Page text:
Mental health conditions are tricky. They can be managed, but they often need a lot of attention. In my experience, they are comparable to a high maintenance haircut that requires touch up after touch up. Mental health treatments need to be reevaluated constantly. Some people can go months between reevaluating, and some can go weeks. Some require medication adjustments, some require additional therapy, but I believe all require additional attention other than the typical routine physical.

All of the medications were prescribed by my primary provider. At the most recent visit, I explained how bad things were getting again and she would like me to be seen by someone who can help me more. I will now be seeing a team of healthcare providers at an outpatient medication/therapy center. I need to be evaluated by a mental health practitioner for anxiety, depression, obsessive-compulsive disorder (OCD), post-traumatic stress disorder (PTSD), insomnia and bipolar disorder. I will also need regular medication checks and therapy sessions.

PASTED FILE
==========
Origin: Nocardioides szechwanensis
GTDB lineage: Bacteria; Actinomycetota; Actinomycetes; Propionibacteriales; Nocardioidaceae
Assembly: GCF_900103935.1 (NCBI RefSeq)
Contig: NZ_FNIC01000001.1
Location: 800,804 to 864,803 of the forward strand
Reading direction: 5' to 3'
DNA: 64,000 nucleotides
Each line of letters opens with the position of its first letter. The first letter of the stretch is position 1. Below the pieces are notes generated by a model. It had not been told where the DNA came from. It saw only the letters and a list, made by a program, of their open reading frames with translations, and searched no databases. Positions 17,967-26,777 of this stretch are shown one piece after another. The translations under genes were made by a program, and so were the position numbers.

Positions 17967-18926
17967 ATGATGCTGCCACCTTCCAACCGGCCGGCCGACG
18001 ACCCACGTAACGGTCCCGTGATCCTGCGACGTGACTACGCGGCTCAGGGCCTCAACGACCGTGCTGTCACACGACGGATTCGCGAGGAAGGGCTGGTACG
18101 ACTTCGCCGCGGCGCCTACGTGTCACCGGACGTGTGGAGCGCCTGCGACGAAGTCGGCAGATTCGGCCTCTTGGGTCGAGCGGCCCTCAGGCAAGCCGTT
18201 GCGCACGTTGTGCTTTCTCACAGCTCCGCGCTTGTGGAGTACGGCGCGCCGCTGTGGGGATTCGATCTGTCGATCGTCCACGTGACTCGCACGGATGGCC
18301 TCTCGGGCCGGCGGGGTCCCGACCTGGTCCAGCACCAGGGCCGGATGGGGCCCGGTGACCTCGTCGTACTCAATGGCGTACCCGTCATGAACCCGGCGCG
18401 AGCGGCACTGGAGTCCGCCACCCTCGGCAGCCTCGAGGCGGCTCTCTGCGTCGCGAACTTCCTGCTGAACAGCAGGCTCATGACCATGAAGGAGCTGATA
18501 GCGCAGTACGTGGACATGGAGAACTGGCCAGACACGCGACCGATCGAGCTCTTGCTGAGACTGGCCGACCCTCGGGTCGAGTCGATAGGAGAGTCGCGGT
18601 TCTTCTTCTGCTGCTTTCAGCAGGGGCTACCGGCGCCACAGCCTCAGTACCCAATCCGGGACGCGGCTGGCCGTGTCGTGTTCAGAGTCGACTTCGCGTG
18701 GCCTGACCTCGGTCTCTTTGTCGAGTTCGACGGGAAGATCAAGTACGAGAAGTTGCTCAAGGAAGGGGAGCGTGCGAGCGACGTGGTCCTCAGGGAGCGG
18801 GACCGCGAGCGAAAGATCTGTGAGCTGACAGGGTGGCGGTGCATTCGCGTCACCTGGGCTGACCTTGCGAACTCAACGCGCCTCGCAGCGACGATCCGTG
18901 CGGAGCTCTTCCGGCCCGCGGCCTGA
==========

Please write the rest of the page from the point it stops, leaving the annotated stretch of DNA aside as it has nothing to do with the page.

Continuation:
I have qualified for a temporary leave of absence from work, but still, I go every day. I drag myself there and put a smile on my face and complete work each day so I am able to get a paycheck every two weeks. Most of that money will now be going to my appointments and I’m actually one of the more fortunate ones. I only have to pay 30 dollars each time I have an appointment. Based on the schedule I have been given, I will need 240 dollars for just copays for my appointments. I’m not sure how much my medications will cost yet. 

Like I said, I’m one of the lucky ones. Being one of the lucky ones looks like this: My insurance to covers mental health services at a 30 dollar copay. None of these visits will contribute to my deductible (which is already met due to separate medical concerns which apparently are valid enough to go towards my deductible). There is no out of pocket limitation that applies to these visits.